Charlie David

No more closets
Out actor Charlie David is taking charge

[originally printed in fab issue 331 – October 17, 2007]

Right now, in some small Prairie town, there’s a gay teen dreaming of getting out. Of traveling the world, finding love and starring on TV or touring with pop stars. Well tough luck, kid—Charlie David is already living that life. Since leaving his hometown of Yorkton, Saskatchewan, about a decade ago, the 27-year-old actor has learned to multitask (starring in the supernatural soap opera Dante’s Cove, hosting the travel show Bump! and writing his own projects) while never losing his small-town good-guy charm. In the face of an entertainment industry craving good-looking puppets to use and toss aside, Charlie David has paid his dues, made some tough choices and succeeded on his own defiant terms.

First, he had to get out of small-town Saskatchewan. “I was ready to leave when I was five,” David laughs. His prairie gay-boy story is sadly typical: “I came out at 16… I lost some friendships, got in a few fights.” When he told his parents, he says, “I had my bags packed and ready to go. I thought my parents would kick me out.” Instead, he says, “they’ve been incredibly supportive.” As he left town seeking fortune and fame, however, David wandered down a wrong path, one that seemed all-too-easy in the late ’90s— yes, he was in a boyband. “Oh my God,” he groans at the memory. From the age of 19 to 21, David was one-quarter of 4Now. Though they opened for acts like Destiny’s Child and Pink in front of stadium crowds, “it was an extremely difficult time in my life,” David says. “I was basically told to stay in the closet. For me, it was very conflicting.”

David decided to focus on acting and never allow himself to be controlled like that again. There have been concessions, of course—like dropping his last name, Lubiniecki, or promoting Dante’s Cove with photos like “the quintessential gay tank-top pulling-it-up abs shot”—but his biggest victory was in taking the risk of coming out publicly. He says, “My manager told me that I’d probably get some work because of it and I’d probably lose some work because of it.” He’s in L.A. after all, not a city known for its honesty. “It gets a little weird to live here,” David says, “You see the mechanics of it all.” He sees actors who are in the closet or on publicist-created dates and says, “it’s not only a sexuality thing, it’s on all levels—hiding what the truth is.”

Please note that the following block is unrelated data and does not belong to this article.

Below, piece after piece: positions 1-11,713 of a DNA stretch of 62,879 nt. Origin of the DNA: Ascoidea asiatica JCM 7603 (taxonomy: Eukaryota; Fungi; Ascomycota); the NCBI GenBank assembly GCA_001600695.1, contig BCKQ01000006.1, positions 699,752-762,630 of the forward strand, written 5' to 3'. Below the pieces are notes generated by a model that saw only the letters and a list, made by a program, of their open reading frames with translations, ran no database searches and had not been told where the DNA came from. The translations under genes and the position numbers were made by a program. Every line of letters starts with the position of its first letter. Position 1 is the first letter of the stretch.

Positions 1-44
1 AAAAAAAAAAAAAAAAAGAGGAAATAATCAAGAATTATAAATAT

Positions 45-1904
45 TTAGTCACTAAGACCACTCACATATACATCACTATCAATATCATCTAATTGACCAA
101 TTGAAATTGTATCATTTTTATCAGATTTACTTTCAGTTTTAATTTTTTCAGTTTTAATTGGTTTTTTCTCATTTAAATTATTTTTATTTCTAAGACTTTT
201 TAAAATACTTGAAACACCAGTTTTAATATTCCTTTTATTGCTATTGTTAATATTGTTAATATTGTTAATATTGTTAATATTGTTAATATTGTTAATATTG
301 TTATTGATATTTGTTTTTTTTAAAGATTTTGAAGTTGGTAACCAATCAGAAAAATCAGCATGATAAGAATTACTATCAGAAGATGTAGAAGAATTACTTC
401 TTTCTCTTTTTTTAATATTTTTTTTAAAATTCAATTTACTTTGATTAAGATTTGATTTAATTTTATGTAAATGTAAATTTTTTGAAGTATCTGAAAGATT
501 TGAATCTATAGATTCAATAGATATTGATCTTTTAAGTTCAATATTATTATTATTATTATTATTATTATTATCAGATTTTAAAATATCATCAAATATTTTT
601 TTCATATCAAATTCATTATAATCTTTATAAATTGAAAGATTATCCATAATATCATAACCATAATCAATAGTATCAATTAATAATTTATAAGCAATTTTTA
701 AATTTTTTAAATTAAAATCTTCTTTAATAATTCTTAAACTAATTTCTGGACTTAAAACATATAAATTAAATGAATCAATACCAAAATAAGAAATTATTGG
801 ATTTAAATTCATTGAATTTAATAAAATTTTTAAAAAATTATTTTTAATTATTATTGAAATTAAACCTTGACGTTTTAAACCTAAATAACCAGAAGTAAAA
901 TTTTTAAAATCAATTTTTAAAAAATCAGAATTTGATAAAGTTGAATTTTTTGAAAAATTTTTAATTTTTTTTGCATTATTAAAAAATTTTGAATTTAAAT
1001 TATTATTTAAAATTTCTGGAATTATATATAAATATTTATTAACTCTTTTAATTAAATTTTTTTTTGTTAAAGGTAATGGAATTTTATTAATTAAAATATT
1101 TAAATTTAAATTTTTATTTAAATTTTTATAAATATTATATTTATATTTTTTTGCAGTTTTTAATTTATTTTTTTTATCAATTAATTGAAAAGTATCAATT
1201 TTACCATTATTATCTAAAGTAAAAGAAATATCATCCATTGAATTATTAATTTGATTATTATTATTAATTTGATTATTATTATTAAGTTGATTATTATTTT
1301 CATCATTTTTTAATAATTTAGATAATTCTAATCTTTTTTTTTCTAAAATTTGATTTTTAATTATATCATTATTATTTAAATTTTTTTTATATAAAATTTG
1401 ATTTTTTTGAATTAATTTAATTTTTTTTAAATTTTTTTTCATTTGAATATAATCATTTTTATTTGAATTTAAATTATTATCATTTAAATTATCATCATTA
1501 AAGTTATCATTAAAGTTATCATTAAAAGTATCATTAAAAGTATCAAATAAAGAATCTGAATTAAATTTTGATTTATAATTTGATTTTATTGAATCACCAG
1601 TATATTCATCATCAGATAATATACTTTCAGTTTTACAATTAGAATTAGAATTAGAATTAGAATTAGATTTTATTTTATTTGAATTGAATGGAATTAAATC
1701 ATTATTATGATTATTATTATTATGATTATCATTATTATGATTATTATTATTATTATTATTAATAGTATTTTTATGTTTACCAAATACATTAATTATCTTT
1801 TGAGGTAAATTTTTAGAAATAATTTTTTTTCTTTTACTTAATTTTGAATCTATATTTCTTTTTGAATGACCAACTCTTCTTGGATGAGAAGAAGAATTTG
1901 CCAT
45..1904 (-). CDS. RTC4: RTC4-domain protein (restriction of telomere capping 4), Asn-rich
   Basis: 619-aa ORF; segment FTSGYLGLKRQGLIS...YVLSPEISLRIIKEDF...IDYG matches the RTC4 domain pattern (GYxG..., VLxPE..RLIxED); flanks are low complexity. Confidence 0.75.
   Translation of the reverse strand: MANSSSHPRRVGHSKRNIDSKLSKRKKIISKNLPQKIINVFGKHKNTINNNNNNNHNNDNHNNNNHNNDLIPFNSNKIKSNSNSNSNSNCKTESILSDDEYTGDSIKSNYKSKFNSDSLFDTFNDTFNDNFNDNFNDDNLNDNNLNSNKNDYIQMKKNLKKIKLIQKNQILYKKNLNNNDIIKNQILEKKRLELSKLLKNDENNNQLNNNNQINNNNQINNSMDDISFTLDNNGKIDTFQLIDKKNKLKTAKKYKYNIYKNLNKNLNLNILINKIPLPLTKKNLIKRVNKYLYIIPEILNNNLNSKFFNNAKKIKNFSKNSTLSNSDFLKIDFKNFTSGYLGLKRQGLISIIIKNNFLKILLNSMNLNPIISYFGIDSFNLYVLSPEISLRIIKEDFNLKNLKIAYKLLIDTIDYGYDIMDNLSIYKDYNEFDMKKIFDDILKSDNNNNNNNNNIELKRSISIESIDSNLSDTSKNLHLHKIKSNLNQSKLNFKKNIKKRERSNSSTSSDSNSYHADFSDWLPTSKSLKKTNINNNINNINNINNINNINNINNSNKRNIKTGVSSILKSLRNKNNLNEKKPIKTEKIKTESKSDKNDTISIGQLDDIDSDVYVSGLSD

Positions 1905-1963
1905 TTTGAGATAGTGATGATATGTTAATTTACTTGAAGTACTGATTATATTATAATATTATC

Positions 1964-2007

For him, acting depends on the exact opposite: “I think back to trying to act before I came out—it was like trying to play two roles: myself playing the role of a straight man and that straight man playing the role of whatever character it was. What you get is a muddled performance.”

If David has lost roles for being gay, he’s not complaining. He spends a chunk of the year in Hawaii filming Dante’s Cove, now in its third season on the here! channel (and now available on-demand in Canada). David admits the show’s gothic campiness isn’t Shakespeare but it’s a guilty pleasure he and the cast are having great fun making. Noah’s Arc star Jensen Atwood and actress/model Jenny Shimizu joined the show this season. “Charlie was probably the most welcoming cast member,” says Atwood. “He’s a complete sweetheart,” agrees Shimizu, “so nice, so humble, so professional—of course I find out later he’s Canadian!”

Shimizu hasn’t seen David on his second regular TV gig, hosting Bump! on OUTtv. After two seasons, he now has no shortage of travel stories, like the time the crew’s equipment was seized at the Mexican border. “Stuck in Cancun,” he laughs. “It sounds so horrible!” This much traveling can be hard on a relationship but David feels lucky to be happily partnered: “He’s supportive of my adventurous spirit… I know that 99 percent of people wouldn’t put up with me.” Is David referring to his lifestyle or his personality? “Maybe a little bit of both!” he laughs.

With a home base in L.A., David has finally been able to start calling his own shots. He spent this summer co-starring and producing a feature film he’s written. Mulligans is a “dark romantic comedy” about a man who falls in love with his straight friend’s father. “I call it The Graduate for a new generation,” he says. David is aiming at a career as an offbeat leading man, like Johnny Depp or Brad Pitt. “I’m not in the A-list yet,” he jokes. “I think the next five years for me are going to be about becoming selective with the work and saying no sometimes.” So no chance of hosting another season of Crash Test Mommy? He laughs and says, “Probably not!”

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About Scott Dagostino

An arts & culture journalist who's the bastard love child of Van Morrison and Jessica Mitford
This entry was posted in Film, Profiles, Television and tagged , , . Bookmark the permalink.

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